February 13, 2013 / 10:26 PM / 7 years ago

UPDATE 2-Putin cautious as Rosneft urges broader LNG rights

* Putin says LNG export rights would help gas industry develop

* Sechin says export rights needed for offshore gas producers

NOVO-OGARYOVO, Russia, Feb 13 (Reuters) - Russian President Vladimir Putin faced open pressure from a close ally on Wednesday to allow offshore gas producers to export liquefied natural gas, which could weaken Gazprom’s monopoly and force tough reforms on the gas industry.

In an unusually frank plea for change in the closely controlled industry that supplies Russia with half its tax revenues, Sechin - who has been close to Putin for nearly two decades - said Russia must move quickly to stake out positions on fast-growing Asian markets before rival suppliers did.

“If we do not take a share of these markets, others will,” Sechin told Putin and a group of cabinet officials and oil industry chieftains assembled for a meeting of a Kremlin commission on energy policy.

With Putin presiding, Sechin and the head of the exploration division at ExxonMobil also signed agreements expanding cooperation with Rosneft, including a study of a possible plant as a possible means of kick-starting stalled plans to sell gas from their Pacific oil project, Sakhalin-1.

Putin told industry and government officials assembled at his suburban residence on Wednesday that among options to help the gas industry develop, Russia should “consider gradual liberalization of LNG exports.”

But as he has in the past, Putin balked at moves that might chip away at Gazprom’s monopoly on sales of Russian gas, which could expose Gazprom to competition from Russian rivals and force deeper reforms at the firm.

He fired questions at Sechin after the Rosneft CEO finished his speech, demanding to know how offshore LNG would be delivered, where it would be sold and whether it could end up in Europe, where it would compete with Gazprom’s pipeline gas.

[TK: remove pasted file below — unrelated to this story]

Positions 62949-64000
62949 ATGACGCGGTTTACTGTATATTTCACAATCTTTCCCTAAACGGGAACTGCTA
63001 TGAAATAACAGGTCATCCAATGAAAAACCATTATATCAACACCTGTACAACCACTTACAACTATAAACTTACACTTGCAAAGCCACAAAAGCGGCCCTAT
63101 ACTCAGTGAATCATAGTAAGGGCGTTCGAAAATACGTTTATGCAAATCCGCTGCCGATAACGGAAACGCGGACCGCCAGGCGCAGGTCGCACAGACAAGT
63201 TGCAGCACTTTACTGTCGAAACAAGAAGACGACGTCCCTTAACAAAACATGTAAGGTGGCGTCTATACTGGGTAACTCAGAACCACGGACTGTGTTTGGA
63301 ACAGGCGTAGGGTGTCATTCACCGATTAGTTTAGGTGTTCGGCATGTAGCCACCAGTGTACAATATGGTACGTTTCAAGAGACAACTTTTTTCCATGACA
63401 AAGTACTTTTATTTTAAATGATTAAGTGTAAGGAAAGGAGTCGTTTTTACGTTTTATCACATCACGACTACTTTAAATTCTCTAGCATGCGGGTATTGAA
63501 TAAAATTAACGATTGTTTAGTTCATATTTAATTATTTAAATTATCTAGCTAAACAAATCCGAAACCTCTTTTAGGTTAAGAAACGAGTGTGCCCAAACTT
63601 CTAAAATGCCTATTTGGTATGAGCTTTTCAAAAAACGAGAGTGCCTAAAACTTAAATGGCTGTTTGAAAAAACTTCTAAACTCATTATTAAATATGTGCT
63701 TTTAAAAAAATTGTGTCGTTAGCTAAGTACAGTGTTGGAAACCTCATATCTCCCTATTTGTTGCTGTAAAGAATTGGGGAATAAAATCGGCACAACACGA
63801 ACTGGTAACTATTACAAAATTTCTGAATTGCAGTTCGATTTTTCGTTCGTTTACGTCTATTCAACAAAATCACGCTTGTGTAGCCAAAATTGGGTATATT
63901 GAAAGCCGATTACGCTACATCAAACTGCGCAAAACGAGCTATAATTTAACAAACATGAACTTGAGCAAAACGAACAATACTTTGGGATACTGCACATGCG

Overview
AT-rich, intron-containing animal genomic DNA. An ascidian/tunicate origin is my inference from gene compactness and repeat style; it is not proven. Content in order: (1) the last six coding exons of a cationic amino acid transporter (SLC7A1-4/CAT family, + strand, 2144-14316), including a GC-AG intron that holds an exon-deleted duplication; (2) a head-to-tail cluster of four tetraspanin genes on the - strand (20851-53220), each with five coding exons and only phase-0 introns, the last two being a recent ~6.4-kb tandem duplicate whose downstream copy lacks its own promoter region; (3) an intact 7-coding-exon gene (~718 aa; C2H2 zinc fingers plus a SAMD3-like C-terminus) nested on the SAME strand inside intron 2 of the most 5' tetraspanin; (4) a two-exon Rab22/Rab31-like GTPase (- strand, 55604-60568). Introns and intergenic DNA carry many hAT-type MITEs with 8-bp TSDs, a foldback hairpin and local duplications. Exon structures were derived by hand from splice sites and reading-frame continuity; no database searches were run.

“We have to think about the volumes of investment in new projects and rise in demand and weigh them against the contracting factor,” he added in an apparent reference to Gazprom’s legal right to market Russian gas exports.


The Sakhalin study underlines the problem of LNG for Putin: though he has called for a rethink of Russia’s gas export strategy to focus on LNG and Asia, the projects positioned to expand Russia’s LNG capacity are outside Gazprom control.

Putin has expressed alarm at Gazprom’s weakening hand in its main gas market, the European Union, and called for a rethink of Russia’s gas export strategy to focus on LNG and Asia.

Public debate over an exemption to the Gazprom export monopoly for producers of LNG was prompted by a request by Gazprom rival Novatek, which may not be able to put up gas exports as collateral on loans for its own Arctic LNG project if it has to sell the gas through Gazprom.

Novatek CEO Leonid Mikhelson was on hand for the meeting but did not speak, and the request was not discussed directly.

Access to export markets would be a boon to independent producers such as Novatek, currently confined to the domestic market, but pose a threat to Gazprom in the longer term if it has to compete with Novatek and other lower-cost Russian producers.

For now, Russia has only one operating natural gas liquefaction plant, operated by Gazprom, Royal Dutch Shell and Mitsui at Sakhalin-2, which like the ExxonMobil consortium is operated under production sharing.

The ExxonMobil-led Sakhalin-1 consortium, which includes Rosneft, has resisted pressure to sell the gas to Gazprom and sought other ways to monetize the project’s gas reserves. Permission to export LNG independently of Gazprom could end that search.

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